Recent indicators are signaling that the economic recovery is losing momentum. According to a new survey, small business hiring dropped in April with only 40,000 new jobs added compared with 75,000 in March. Last week’s GDP report indicated economic growth went from dismal to nearly dormant during the first quarter of the year. There’s no question why small businesses are having trouble growing and hiring: we have an Administration that thinks tax reform means raising taxes and believes Washington can spend money better than those that earn it. In contrast, House Republicans are working to drive economic growth by empowering those in the private sector – especially our small business men and women – to start investing, growing, and creating jobs.
Today In History: In 1789, George Washington, the great military leader of the American Revolution, is inaugurated as the first president of the United States. In February, all 69 presidential electors unanimously chose Washington to be the first U.S. president. In March, the new U.S. constitution officially took effect, and in April Congress formally sent word to Washington that he had won the presidency. The inaugural ceremony was performed on the balcony of Federal Hall on Wall Street, and a large crowd cheered after he took the oath of office. President Washington then read Congress his inaugural address, a quiet speech in which he spoke of "the experiment entrusted to the hands of the American people."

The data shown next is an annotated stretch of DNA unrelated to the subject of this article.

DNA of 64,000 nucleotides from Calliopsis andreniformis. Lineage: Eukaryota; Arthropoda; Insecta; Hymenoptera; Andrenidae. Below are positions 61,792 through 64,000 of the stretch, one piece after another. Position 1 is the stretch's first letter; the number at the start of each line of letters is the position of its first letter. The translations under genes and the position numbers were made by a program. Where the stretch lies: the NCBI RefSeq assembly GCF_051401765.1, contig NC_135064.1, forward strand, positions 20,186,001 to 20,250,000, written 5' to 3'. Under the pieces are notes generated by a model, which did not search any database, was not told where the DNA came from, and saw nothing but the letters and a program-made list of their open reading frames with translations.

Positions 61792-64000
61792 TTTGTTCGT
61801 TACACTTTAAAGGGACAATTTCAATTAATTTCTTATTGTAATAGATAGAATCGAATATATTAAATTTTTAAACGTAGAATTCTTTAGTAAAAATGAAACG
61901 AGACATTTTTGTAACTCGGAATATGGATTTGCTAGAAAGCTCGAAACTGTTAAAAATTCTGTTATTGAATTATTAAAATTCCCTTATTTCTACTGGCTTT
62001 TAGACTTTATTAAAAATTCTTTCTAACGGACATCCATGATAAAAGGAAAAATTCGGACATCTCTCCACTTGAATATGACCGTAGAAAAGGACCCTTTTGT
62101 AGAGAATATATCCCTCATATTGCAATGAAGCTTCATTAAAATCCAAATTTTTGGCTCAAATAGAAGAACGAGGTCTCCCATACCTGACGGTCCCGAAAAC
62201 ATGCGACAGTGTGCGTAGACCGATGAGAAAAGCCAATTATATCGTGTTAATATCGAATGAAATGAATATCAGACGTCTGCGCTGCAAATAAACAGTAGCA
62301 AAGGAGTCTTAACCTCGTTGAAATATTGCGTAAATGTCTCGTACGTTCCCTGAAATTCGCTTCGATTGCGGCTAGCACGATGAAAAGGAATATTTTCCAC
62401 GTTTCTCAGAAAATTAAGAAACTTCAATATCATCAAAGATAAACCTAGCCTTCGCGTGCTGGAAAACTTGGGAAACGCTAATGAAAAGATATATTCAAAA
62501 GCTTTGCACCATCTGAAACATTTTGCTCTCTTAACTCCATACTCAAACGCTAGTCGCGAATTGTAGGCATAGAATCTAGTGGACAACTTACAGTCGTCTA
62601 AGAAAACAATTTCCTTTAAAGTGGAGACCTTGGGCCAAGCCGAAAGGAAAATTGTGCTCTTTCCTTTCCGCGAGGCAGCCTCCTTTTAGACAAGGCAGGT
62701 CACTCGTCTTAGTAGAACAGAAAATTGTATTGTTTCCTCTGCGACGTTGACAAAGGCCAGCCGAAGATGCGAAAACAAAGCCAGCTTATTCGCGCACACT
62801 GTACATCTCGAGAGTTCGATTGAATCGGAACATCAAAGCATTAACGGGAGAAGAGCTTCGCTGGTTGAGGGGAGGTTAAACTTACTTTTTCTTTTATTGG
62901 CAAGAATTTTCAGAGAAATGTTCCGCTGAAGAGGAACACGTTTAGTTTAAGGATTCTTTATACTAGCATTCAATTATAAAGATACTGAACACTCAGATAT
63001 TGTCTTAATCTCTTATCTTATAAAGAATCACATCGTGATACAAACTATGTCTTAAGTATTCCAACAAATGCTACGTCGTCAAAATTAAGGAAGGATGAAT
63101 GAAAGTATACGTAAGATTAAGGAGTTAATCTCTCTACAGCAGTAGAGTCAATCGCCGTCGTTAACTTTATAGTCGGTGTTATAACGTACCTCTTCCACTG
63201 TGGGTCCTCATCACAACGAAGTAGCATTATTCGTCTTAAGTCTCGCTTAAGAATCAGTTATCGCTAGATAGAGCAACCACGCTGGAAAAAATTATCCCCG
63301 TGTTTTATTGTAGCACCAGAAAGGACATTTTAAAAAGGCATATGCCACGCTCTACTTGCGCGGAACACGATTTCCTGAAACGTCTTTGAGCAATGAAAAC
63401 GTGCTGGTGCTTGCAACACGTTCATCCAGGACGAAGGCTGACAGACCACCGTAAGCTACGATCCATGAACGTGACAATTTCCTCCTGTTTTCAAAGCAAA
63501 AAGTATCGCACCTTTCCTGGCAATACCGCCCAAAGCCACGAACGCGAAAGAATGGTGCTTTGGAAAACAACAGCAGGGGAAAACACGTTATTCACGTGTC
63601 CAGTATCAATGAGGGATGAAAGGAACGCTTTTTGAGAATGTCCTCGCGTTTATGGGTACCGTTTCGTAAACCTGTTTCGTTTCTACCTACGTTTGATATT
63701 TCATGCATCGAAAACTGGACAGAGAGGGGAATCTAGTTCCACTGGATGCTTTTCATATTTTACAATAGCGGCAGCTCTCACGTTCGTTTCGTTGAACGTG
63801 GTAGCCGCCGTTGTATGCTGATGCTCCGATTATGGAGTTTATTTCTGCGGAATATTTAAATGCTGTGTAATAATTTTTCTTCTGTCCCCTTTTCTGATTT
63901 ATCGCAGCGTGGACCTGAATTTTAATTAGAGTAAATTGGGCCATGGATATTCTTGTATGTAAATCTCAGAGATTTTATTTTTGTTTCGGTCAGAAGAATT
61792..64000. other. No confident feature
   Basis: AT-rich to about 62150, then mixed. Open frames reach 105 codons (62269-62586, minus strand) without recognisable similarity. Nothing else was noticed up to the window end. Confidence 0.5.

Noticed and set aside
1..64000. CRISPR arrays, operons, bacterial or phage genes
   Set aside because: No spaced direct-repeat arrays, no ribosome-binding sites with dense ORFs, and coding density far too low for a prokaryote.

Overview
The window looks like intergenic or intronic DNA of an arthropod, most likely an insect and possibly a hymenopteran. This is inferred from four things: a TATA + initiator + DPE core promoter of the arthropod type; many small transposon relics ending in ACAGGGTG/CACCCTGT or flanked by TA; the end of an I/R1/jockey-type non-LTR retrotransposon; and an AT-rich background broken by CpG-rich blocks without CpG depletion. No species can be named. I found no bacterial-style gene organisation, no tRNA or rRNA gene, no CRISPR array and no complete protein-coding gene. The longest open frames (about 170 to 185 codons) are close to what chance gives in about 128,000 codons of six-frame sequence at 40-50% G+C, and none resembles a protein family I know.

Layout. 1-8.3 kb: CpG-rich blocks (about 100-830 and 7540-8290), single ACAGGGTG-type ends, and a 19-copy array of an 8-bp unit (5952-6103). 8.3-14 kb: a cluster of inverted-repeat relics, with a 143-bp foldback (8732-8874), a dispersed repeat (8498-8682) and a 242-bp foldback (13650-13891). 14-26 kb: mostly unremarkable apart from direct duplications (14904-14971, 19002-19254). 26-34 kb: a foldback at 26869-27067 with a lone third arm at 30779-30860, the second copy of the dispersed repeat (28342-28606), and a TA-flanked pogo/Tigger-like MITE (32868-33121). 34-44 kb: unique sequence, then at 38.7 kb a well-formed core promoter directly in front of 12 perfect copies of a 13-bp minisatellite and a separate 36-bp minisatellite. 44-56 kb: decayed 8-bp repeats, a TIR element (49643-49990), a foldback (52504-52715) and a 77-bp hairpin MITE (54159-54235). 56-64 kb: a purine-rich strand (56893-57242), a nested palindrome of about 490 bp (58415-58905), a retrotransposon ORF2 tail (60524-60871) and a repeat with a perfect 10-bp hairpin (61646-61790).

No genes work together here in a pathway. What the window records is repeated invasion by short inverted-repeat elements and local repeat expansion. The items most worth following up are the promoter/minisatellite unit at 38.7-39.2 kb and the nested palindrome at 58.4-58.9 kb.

Birthdays: Willie Nelson, Dianna Agron, Akon, Adrian Pasdar, Kirsten Dunst, and Stephen Harper
Here is what’s in today’s Ledger …
State Of Play: President Obama Continues To Pursue Straw Men Instead Of Serious Pro-Growth Economic Policies
Speaker Boehner: It’s Clear President Obama’s Economic Policies Have Failed. House Speaker John A. Boehner scolded President Obama on Sunday for politicizing issues upon which Democrats and Republicans agree, including the need to prevent a hike in interest rates on federal student loans. “The president is getting some very bad advice from his campaign team, because he’s diminishing the presidency by picking fake fights, going after straw men every day,” Boehner said in an interview broadcast Sunday on CNN’s “State of the Union.” … “It’s clear that the president’s economic policies have failed. And, as a result, he’s turned to the politics of envy and division,” Boehner said in the Sunday interview. The Washington Post